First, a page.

Structural Health Monitoring of Civil Infrastructure Systems By Vistasp M Karbhari and Farhad Ansari

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Structural Health Monitoring of Civil Infrastructure Systems By Vistasp M Karbhari and Farhad Ansari

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2.5 Practical issues on field applications 66
2.6 Conclusions 68
2.7 References 68
3 Wireless sensors and networks for structural health
monitoring of civil infrastructure systems 72
R A SWARTZ and J P LYNCH, University of Michigan, USA
3.1 Introduction 72
3.2 Challenges in wireless monitoring 73
3.3 Hardware requirements for wireless sensors 76
3.4 Wireless sensing prototypes 80
3.5 Embedded data processing 90
3.6 Wireless monitoring: case studies 93
3.7 Wireless sensors and cyber-infrastructures 98
3.8 Wireless feedback control 100
3.9 Future trends 107
3.10 Sources of further information and advice 107
3.11 References and further reading 107
4 Synthetic aperture radar and remote sensing
technologies for structural health monitoring of
civil infrastructure systems 113
M SHINOZUKA, University of California, Irvine, USA and
B MANSOURI, International Institute of Earthquake Engineering
and Seismology, Iran
4.1 Introduction 113
4.2 Optical remote sensing: background 114
4.3 Change/damage detection in urban areas 115
4.4 Radar remote sensing: background 125
4.5 Side-looking aperture radar 126
4.6 Synthetic aperture radar 129
4.7 Feasibility of change detection by SAR simulation 136
4.8 Change/damage detection using actual satellite SAR data 141
4.9 Light detection and ranging remote sensing 147
4.10 Acknowledgments 149
4.11 References and further reading 150
5 Magnetoelastic stress sensors for structural health
monitoring of civil infrastructure systems 152
M L WANG, Northeastern University, USA
5.1 Introduction 152
5.2 Stress and magnetization 153
5.3 Magnetoelastic stress sensors 156
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5.4 Effect of temperature on magnetic permeability 161
5.5 Magnetoelastic sensor and measurement unit 163
5.6 Application of magnetoelastic sensor on bridges 164
5.7 Conclusions 171
5.8 References 175
6 Vibration-based damage detection techniques for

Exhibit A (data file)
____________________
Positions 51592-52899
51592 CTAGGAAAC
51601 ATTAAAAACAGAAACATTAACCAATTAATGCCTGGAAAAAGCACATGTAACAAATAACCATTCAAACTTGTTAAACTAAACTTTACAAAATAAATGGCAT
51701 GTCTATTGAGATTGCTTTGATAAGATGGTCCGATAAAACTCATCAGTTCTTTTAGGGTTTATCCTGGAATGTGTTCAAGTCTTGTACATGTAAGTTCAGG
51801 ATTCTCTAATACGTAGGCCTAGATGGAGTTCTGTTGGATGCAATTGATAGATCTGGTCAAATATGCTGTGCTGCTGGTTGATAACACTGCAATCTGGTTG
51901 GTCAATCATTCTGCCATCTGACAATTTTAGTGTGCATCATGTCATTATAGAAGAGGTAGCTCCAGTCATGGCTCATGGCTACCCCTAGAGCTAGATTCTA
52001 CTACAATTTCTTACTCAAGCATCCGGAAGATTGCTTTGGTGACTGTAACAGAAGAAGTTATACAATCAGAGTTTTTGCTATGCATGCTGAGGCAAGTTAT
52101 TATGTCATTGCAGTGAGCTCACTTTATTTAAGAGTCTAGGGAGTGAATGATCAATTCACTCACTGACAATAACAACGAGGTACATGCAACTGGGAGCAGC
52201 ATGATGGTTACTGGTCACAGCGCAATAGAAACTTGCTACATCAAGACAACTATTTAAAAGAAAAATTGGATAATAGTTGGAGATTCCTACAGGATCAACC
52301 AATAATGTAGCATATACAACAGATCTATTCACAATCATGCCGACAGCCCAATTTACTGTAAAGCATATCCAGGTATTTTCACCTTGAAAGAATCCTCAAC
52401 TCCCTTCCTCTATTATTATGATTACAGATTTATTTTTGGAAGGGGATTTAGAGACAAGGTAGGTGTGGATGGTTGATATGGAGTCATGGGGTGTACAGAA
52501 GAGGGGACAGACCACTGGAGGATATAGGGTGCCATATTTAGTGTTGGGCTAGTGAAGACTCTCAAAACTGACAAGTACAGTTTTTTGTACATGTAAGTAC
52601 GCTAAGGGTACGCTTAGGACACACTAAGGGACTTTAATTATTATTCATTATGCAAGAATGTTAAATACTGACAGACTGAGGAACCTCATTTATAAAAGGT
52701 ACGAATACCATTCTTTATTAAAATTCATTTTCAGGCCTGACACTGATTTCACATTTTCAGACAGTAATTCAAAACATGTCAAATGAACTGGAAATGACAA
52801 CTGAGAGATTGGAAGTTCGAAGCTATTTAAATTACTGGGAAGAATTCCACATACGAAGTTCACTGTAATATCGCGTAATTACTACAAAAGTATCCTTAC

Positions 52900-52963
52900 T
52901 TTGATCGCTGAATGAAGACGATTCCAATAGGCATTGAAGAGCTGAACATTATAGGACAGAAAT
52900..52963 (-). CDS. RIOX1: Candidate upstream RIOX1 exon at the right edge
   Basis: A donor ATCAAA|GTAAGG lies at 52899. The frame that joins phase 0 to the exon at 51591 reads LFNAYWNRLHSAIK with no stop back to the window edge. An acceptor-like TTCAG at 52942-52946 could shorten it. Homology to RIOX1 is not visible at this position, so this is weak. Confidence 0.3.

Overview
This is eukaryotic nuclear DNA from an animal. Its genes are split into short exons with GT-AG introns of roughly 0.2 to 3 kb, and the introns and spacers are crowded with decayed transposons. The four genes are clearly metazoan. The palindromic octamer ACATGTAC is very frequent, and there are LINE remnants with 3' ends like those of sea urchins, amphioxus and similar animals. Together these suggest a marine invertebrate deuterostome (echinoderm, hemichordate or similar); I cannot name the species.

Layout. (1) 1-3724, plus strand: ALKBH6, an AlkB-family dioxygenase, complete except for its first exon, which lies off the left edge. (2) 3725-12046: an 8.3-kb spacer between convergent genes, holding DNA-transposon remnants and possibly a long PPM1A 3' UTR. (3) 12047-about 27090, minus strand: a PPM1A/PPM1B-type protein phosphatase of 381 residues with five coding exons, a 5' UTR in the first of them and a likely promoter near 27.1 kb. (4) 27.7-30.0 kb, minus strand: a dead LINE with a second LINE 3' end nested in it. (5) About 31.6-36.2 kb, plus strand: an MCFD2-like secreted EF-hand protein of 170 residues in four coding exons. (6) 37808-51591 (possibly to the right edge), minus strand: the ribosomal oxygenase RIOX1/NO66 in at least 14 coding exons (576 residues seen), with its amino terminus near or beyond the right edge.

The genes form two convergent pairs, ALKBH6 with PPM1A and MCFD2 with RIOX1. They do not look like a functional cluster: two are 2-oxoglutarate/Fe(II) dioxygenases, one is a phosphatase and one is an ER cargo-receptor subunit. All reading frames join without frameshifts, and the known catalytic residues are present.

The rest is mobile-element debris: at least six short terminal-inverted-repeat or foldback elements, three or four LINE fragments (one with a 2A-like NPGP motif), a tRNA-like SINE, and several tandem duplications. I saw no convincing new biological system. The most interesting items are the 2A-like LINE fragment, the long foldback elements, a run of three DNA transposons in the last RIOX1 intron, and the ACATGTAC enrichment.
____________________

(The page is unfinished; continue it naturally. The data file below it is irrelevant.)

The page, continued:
structural health monitoring of civil infrastructure
systems 177
V M KARBHARI, University of Alabama in Huntsville, USA and
L S-W LEE, University of the Pacific, USA
6.1 Introduction 177
6.2 Dynamic testing of structures 180
6.3 Overview of vibration-based damage detection 184
6.4 Application to a fiber reinforced polymer rehabilitated
bridge structure 191
6.5 Extension to prediction of service life 206
6.6 Future trends 208
6.7 References 209
7 Operational modal analysis for vibration-based
structural health monitoring of civil structures 213
V M KARBHARI, University of Alabama in Huntsville, USA,
H. GUAN, HDR, USA and C SIKORSKY, California Department
of Transportation, USA
7.1 Introduction 213
7.2 Overview of operational modal analysis 225
7.3 The time domain decomposition technique 229
7.4 The frequency domain natural excitation technique 231
7.5 Application of operational modal analysis techniques to
highway bridges 240
7.6 Future trends 251
7.7 References 256
8 Fiber optic sensors for structural health monitoring
of civil infrastructure systems 260
F ANSARI, University of Illinois at Chicago, USA
8.1 History 260
8.2 Fiber optic sensors 262
8.3 White light interferometric sensors 266
8.4 Strain optic law and gage factors 268
8.5 Multiplexing and distributed sensing issues 270
8.6 Applications 275
Contents vii
8.7 Monitoring of bridge cables 276
8.8 Monitoring of cracks 276
8.9 Conclusions 280
8.10 References 280
9 Data management and signal processing for
structural health monitoring of civil infrastructure
systems 283
D K MCNEILL, University of Manitoba, Canada